• New Moon (exact at 8:06 p.m. EDT).
Tuesday, October 13
• The Great Square of Pegasus balances on its corner high in the east at nightfall. Seen from your location, when is it exactly balanced? That is, when is the Square's bottom corner exactly below its top corner? It'll be sometime soon after the end of twilight, depending on both your latitude and longitude.
Wednesday, October 14
• Vega is the brightest star very high in the west at nightfall. Arcturus, equally bright, is getting low in the west-northwest. The brightest star in the vast expanse between them, about a third of the way from Arcturus back up toward Vega, is Alphecca, magnitude 2.2 — the crown jewel of Corona Borealis. Alphecca is a 17-day eclipsing binary, but its brightness dips are too slight for the eye to see reliably.
Thursday, October 15
• Look for the crescent Moon, Saturn, and Antares lined up in the southwest in late twilight, as shown here.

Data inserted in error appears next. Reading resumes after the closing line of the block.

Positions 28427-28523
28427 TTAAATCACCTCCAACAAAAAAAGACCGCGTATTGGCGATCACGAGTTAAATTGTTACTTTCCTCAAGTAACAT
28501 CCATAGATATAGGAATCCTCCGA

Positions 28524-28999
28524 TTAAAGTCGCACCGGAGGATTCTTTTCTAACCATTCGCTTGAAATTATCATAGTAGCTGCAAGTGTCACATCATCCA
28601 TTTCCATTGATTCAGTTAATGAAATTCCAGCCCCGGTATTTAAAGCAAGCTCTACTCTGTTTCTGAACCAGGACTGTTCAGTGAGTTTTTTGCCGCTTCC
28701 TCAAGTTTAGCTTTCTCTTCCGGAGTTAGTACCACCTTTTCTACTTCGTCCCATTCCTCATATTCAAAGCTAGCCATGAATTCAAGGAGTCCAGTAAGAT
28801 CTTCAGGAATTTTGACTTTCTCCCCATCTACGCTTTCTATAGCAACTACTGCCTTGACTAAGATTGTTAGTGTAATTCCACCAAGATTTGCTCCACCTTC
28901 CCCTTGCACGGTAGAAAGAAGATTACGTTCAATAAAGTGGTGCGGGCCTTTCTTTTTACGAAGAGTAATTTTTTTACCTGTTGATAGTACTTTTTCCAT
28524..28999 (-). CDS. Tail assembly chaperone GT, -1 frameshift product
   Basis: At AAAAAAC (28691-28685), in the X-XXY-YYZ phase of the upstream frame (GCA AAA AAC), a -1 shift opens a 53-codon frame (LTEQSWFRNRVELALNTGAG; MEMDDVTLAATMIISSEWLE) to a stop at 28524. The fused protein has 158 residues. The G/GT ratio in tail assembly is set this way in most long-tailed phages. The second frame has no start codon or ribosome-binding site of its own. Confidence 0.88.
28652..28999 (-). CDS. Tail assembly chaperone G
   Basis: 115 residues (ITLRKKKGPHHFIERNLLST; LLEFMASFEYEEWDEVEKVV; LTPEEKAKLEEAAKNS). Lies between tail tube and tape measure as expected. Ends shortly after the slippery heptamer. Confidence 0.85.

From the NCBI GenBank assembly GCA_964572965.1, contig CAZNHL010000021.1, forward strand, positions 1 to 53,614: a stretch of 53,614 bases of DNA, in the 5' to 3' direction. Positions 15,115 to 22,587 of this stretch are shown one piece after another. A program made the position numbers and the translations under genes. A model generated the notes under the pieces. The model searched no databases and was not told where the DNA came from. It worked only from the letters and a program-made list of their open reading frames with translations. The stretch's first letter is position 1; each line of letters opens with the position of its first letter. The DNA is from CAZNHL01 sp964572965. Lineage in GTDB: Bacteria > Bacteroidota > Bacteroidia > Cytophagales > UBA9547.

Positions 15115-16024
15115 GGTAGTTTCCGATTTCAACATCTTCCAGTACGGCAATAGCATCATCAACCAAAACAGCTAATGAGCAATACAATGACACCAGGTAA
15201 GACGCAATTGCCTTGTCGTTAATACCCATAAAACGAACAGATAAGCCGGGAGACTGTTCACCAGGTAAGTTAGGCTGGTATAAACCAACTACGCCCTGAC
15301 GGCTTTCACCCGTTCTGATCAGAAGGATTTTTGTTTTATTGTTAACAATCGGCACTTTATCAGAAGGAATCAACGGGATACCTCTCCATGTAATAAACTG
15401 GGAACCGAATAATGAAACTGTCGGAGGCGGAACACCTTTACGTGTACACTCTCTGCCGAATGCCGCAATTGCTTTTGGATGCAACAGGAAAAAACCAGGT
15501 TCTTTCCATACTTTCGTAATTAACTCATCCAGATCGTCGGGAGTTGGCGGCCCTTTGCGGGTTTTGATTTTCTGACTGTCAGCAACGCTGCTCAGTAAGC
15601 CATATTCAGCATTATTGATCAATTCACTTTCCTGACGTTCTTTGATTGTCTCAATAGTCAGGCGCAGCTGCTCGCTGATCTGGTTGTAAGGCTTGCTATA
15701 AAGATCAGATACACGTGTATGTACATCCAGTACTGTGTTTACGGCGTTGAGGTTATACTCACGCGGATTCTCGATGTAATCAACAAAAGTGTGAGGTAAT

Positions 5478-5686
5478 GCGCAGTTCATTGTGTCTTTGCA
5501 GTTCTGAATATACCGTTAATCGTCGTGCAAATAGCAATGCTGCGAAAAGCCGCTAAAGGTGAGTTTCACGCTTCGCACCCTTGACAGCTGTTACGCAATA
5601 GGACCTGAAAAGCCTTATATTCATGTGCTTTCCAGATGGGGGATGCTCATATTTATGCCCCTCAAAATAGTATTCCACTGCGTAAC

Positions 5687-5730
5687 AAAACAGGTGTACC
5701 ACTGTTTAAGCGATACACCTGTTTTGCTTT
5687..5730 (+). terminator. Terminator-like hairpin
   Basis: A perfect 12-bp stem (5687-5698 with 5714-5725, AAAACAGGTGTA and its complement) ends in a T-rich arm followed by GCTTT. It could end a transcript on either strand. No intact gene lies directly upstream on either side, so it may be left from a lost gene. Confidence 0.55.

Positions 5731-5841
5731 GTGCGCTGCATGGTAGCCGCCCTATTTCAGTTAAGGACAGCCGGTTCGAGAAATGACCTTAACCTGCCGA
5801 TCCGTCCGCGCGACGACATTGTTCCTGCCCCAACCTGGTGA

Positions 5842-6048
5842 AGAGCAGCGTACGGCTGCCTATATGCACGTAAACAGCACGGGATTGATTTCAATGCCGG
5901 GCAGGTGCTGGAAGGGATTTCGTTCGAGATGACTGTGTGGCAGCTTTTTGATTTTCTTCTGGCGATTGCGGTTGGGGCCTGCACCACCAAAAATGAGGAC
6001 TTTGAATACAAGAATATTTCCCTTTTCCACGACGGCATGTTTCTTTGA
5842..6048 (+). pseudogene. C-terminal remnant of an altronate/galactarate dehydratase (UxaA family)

Friday, October 16
• The Moon hangs over Saturn and Antares in the southwest at dusk, as shown here.
• This is the time of year when, after nightfall, W-shaped Cassiopeia stands on end halfway up the northeastern sky — and when, off to its left, the dim Little Dipper extends leftward from Polaris in the north.
Saturday, October 17
• After dark, spot the W pattern of Cassiopeia standing on end high in northeast. The third segment of the W, counting from the top, points almost straight down. Extend it twice as far down and you're at the Double Cluster in Perseus. This pair of star-swarms is dimly apparent to the unaided eye in a dark sky, and visible in binoculars or a small, wide-field telescope from almost anywhere.